BJP spokespersons for Chhattisgarh, Sachchidanand Upasane and Sanjay Shrivastava, both stated that since the election analysis has not been carried out yet by their party, they would not be able to comment on whether the JCC impacted their vote share or not. Shrivastava said, “One point [of analysis] will be the impact of Janta Congress Chhattisgarh. The total study on different aspects will only reveal.”

Apart from the BJP, the BSP turned out to be the other loser in Chhattisgarh due to the alliance, as its 3.9 percent vote share in 2013 plummeted to 0.5 percent this time.

The JCC has been a formidable competitor in Chhattisgarh elections this year, establishing itself as a force and significantly impacting the outcome of future elections in the state. In most cases, Ajit Jogi-led party has eaten into the BJP’s vote share, diminishing or eliminating their chances of winning. This, by default, worked well for the Congress.

Below is the vote breakup of a few Assembly constituencies of the tribal state, reflecting how the JCC made a dent in the Congress’s vote share.

Balodabazar: In 2013, Congress’ Janak Ram Verma had won by a margin of 9,977 votes against BJP’s Laxmi Baghel. In 2018, JCC’s Pramod Kumar Sharma won with 65,251 votes, against Congress’ Verma and BJP’s Resu Lal Dhurandhar, who polled 63,122 and 48,808 votes respectively. Congress lost the seat by just 2,129 votes.

Takhatpur: This seat was won in 2013 by BJP’s Raju Singh Kshatri, who had won against Congress’ Ashish Singh Thakur by a margin of 608 votes. In 2018, it was a close contest again. While Congress’s Rashmi Singh won the seat with 52,616 votes, JCC’s Santosh Kaushik got 49,625 votes, just 4,003 votes more than BJP’s Harshita Pandey, who came in third.

Khairagarh: The 2013 election was a close contest between the Congress and the BJP; the latter’s Komal Janghel had lost the seat by only 2,190 votes to Girwar Janghel, who had won with 70,133 votes. In 2018, Komal Janghel’s vote share reduced from 67,943 to 60,646 votes as she lost the seat to JCC’s Devwrat Singh by a margin of 870 votes. Congress finished third, with Girwar Janghel winning 31,811 votes, less than half his 2013 tally.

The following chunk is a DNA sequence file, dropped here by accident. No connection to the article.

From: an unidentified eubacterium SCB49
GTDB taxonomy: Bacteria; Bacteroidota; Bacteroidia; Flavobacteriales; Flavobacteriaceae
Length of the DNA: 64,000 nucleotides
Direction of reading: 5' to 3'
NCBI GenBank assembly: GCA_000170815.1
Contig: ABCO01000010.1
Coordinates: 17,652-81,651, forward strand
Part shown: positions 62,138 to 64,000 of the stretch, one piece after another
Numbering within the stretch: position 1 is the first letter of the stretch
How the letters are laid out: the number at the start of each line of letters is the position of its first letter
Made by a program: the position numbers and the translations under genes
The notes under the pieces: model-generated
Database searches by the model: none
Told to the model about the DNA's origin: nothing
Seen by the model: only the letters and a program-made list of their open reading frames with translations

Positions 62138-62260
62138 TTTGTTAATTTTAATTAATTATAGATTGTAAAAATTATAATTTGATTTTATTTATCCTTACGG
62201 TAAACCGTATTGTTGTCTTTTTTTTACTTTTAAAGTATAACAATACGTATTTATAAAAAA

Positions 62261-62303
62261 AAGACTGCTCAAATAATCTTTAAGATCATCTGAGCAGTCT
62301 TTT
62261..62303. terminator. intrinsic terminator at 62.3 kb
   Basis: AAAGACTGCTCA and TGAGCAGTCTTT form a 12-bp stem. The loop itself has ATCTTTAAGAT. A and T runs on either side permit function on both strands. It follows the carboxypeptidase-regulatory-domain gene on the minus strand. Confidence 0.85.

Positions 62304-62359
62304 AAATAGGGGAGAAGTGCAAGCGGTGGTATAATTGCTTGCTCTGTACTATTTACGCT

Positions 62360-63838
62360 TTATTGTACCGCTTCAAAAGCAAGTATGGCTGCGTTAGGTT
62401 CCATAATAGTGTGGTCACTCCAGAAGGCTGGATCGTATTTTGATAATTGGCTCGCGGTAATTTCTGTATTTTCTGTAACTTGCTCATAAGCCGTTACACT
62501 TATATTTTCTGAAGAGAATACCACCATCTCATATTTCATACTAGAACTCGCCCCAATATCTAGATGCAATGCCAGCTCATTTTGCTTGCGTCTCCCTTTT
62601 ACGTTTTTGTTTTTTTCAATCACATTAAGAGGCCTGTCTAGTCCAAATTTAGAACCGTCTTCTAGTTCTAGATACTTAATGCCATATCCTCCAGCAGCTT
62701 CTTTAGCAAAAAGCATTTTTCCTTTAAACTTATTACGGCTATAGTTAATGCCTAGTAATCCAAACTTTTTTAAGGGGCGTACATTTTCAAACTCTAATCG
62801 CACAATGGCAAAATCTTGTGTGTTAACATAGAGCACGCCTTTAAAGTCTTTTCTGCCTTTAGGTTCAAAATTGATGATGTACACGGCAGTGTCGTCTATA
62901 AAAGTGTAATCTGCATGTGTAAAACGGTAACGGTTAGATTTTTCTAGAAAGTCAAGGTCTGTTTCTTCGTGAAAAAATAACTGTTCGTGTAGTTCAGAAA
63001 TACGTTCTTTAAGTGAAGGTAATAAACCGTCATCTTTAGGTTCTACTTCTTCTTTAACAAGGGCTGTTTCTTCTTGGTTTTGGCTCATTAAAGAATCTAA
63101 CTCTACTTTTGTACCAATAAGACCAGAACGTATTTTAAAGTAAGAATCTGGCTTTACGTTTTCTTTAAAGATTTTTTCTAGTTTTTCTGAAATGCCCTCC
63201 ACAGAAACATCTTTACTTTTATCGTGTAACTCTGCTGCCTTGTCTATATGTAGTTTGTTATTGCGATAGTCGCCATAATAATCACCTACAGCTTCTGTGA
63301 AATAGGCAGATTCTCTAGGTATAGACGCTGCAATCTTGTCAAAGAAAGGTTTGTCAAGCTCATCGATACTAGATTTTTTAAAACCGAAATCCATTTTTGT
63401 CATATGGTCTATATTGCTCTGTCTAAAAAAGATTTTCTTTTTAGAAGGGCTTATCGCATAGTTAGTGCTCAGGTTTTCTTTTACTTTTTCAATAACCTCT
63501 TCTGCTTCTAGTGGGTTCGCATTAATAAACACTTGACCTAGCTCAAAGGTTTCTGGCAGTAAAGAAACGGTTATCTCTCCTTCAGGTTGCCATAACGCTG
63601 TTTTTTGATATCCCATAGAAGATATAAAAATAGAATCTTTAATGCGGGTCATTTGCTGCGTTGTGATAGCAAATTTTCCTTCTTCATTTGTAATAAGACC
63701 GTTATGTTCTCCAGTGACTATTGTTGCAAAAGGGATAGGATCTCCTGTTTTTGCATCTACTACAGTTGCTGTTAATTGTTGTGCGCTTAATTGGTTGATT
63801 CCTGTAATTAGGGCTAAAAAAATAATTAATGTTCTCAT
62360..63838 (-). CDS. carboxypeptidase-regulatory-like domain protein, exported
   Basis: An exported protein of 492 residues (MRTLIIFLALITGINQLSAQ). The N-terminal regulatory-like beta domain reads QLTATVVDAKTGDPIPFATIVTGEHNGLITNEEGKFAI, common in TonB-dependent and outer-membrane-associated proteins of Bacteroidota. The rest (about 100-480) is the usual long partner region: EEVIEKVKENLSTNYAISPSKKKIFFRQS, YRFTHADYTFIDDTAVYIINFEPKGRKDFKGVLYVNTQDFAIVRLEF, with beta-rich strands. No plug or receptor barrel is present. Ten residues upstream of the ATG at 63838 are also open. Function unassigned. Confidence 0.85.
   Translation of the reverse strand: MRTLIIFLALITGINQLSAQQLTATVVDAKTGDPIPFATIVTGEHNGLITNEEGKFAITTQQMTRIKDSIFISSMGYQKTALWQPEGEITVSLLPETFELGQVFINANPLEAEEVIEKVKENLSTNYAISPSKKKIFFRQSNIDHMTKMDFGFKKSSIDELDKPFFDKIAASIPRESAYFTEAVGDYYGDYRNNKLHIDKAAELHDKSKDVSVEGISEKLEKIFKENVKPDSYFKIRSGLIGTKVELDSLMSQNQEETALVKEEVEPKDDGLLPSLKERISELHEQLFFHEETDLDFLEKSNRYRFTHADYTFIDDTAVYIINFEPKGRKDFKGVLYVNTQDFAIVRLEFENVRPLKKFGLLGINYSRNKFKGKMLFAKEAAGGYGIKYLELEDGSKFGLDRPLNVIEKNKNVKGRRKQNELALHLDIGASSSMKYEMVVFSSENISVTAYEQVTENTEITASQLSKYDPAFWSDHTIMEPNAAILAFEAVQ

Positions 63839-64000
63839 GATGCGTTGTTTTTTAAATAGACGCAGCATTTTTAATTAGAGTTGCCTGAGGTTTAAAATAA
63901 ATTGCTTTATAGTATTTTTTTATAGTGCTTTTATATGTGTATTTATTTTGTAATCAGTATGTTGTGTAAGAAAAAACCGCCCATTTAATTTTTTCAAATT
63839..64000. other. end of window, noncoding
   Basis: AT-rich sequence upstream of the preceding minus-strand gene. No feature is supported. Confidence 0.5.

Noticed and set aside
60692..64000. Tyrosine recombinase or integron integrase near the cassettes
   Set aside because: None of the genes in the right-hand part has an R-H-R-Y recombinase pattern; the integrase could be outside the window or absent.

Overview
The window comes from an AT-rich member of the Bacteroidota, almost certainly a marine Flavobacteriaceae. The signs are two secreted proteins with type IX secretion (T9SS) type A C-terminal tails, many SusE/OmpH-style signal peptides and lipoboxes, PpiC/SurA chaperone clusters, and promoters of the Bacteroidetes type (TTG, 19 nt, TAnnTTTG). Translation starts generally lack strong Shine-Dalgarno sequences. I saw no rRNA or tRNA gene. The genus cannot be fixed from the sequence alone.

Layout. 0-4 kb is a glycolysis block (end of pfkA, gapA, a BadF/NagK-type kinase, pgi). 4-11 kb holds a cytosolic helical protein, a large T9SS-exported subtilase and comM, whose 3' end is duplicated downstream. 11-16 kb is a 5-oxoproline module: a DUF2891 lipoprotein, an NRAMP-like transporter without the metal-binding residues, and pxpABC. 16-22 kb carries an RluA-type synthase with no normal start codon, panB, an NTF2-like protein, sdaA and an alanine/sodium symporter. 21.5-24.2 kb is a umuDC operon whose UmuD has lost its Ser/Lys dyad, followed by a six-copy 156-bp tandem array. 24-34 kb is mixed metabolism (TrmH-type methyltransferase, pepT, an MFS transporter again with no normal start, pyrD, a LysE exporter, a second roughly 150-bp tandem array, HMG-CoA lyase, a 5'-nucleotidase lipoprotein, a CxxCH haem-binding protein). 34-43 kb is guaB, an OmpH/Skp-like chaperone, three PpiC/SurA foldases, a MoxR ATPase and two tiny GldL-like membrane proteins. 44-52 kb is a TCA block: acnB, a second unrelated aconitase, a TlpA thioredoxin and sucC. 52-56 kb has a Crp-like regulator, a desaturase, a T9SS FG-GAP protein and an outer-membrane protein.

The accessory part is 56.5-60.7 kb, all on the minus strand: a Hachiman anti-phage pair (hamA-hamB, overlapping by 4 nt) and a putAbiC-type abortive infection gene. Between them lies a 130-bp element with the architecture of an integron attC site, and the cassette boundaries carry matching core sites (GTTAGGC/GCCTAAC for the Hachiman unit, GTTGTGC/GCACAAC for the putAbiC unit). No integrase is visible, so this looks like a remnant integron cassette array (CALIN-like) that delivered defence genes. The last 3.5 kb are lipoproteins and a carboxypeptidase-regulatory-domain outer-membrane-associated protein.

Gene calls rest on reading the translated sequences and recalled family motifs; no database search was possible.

Marwahi: Former Congress leader and current head of JCC, Ajit Jogi, maintained his stronghold over Marwahi seat. In 2013, he had won against BJP’s Samira Paikra by 46,250 votes. This time, Jogi won the seat by a similar margin of 46,462 votes against BJP’s Archana Porte, who got 27,579 votes. Congress’ Gulab Singh Raj came even further down the ladder, with 20,040 votes.

Durg City: Both 2013 and 2018 were a close call for the BJP here, losing both times with a narrow margin. In 2013, BJP’s Hemchand Yadav had polled 53,024 votes while Congress’ Arun Vora had won with 58,645 votes. Vora won the seat again in 2018, polling 64,981 votes, against BJP’s Chandrika Chandrakar, who secured 43,900 votes. JCC’s Pratap Madhyani bit into the BJP’s chunk, claiming 20,634 votes.

How far the JCC reaches across the state by the next Assembly polls will be reflected in the performance of their five legislators elected to the 2018 Assembly.

-With inputs from KN Kishore

(101Reporters is a pan-India network of grassroots reporters.)